Puppets Who Kill Slays Me
This is a sad day indeed. I have just completed watching thirteen episodes of Puppets Who Kill, a perverse, narrow-minded, disgusting, insulting, sordid, juvenile, anti-social, offensive example of Canadian comedy programming. Man, was it great! Now that I’ve seen The Best of Season 3 and 4, I must see seasons 1 and 2, and crave the episodes that didn’t make it to Puppets Who Kill: The Best of Season 3 and 4 on DVD. (I assure you, just for research purposes…).
The stars of Puppets Who Kill are Dan Redican as Dan Barlow, the sometimes well-intentioned manager of a halfway house, and his four “guests”: Cuddles the Comfort Doll (puppeteered by Bob Martin), Rocko the Dog (puppeteered by Bruce Hunter), Buttons the Bear (puppeteered by James Rankin), and Bill the Ventriloquist’s Dummy (puppeteered by Gord Robertson). The four puppets were sent to the halfway house because all attempts to rehabilitate them in prison failed.
Cuddles “used to help people with their problems…now he’s the problem,” Rocko the Dog suffers from violent mood swings after a career on a kiddie TV show which ended when he went berserk, Buttons is a sexaholic teddy bear, and Bill is a psychopathic serial killer and mass murderer. They are occasionally visited by officers from Canadian Corrections who don’t always survive.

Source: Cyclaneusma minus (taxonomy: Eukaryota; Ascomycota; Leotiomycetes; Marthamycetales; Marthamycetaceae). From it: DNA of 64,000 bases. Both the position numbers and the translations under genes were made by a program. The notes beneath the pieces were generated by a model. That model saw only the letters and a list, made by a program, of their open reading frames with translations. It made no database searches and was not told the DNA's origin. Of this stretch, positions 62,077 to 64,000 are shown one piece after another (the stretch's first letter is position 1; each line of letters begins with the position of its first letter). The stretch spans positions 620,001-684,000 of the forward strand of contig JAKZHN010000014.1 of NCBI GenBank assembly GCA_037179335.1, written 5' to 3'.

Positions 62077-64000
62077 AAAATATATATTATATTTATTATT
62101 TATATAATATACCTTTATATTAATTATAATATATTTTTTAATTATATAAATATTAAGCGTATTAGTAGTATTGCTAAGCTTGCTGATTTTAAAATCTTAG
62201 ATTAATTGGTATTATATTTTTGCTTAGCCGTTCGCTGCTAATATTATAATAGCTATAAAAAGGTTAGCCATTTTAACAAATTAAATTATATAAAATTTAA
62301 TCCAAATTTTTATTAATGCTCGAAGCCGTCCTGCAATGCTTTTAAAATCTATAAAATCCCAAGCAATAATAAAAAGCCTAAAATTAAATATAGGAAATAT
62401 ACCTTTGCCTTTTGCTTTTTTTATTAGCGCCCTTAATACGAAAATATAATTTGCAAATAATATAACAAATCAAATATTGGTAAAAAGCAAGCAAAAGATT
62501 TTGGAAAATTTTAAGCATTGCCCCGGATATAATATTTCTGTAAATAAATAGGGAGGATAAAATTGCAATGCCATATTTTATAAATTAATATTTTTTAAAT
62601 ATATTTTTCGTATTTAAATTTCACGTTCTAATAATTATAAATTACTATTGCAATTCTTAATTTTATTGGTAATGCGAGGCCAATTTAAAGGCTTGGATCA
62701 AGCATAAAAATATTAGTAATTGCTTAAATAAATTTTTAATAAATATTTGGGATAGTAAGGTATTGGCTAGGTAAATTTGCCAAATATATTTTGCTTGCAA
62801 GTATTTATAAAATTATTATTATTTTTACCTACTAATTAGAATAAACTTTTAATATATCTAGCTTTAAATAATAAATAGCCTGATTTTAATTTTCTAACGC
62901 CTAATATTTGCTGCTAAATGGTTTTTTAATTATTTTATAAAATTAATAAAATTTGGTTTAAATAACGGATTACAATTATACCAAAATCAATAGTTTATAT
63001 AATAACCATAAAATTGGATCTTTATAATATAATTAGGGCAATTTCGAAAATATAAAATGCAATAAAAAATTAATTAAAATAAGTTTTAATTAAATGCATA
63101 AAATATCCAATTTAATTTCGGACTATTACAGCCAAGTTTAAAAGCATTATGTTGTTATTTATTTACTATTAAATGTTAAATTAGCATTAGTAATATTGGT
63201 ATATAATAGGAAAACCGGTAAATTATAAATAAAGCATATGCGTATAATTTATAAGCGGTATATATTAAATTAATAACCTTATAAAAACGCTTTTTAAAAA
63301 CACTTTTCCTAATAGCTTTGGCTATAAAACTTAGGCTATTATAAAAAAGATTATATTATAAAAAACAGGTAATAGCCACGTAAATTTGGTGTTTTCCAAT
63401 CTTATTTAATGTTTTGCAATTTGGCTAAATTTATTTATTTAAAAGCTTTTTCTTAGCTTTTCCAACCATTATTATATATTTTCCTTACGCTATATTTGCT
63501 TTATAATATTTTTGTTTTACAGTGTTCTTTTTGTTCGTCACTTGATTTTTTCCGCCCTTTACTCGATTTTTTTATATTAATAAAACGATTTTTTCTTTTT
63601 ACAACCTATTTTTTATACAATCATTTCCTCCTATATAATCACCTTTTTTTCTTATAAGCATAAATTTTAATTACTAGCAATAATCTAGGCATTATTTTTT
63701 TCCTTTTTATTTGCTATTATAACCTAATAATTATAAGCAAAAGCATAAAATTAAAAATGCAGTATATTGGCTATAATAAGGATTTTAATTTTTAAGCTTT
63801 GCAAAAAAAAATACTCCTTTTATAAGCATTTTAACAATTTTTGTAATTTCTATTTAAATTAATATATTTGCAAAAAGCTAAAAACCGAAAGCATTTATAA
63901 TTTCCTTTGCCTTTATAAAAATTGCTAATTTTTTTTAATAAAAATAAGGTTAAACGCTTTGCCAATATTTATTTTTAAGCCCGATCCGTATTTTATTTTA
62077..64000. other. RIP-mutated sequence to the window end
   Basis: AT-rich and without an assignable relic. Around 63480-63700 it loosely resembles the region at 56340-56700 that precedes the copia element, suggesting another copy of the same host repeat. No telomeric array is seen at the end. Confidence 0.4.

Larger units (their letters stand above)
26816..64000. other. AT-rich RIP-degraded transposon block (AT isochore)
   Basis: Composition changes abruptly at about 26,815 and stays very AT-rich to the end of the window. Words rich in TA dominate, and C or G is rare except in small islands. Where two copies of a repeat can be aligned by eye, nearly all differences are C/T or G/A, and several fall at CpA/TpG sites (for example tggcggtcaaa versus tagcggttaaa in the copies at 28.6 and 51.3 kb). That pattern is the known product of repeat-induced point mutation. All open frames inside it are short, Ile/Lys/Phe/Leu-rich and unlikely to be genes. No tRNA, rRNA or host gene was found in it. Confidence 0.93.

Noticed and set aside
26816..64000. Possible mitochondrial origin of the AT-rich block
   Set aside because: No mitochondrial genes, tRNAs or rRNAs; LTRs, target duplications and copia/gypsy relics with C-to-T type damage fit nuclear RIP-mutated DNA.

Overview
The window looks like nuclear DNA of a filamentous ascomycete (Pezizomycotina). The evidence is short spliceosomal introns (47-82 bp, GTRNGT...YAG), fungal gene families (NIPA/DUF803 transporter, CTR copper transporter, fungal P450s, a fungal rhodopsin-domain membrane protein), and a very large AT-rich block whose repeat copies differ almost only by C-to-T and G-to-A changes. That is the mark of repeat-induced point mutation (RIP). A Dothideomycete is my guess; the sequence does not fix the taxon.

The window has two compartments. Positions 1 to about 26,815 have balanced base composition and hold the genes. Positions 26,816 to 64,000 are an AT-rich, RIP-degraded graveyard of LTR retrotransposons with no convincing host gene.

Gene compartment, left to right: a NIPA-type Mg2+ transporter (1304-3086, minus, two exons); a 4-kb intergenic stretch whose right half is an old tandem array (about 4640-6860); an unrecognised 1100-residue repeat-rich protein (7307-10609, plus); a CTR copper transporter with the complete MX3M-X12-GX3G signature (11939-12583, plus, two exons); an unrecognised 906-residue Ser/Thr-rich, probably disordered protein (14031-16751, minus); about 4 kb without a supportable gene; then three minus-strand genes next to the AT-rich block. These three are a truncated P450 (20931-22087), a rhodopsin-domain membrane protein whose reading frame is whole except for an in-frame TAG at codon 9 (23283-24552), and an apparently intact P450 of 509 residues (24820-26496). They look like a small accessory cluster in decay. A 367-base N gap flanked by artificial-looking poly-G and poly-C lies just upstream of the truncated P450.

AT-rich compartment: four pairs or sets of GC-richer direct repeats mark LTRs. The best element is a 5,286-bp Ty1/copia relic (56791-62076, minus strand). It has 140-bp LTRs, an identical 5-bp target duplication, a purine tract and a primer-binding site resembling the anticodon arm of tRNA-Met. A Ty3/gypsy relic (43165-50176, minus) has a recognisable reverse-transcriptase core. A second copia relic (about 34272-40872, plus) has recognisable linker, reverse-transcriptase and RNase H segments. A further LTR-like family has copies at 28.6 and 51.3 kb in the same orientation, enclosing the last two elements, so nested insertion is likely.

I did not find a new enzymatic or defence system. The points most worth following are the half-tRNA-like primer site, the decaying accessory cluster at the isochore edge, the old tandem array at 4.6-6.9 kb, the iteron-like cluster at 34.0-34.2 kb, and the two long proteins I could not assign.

Dan Barlow is a cynical social worker with whom mental health center workers can sympathize. He tries to instill decent moral values in his charges, but isn’t up to the task—no one is. They are all foul-mouthed and violence-prone. Cuddles is an emotionally unstable obsessive-compulsive, Rocko is a compassionless thug, Buttons is sex-addicted and promiscuous, and Bill…well, Bill has a fondness for bloodshed.Continued on the next page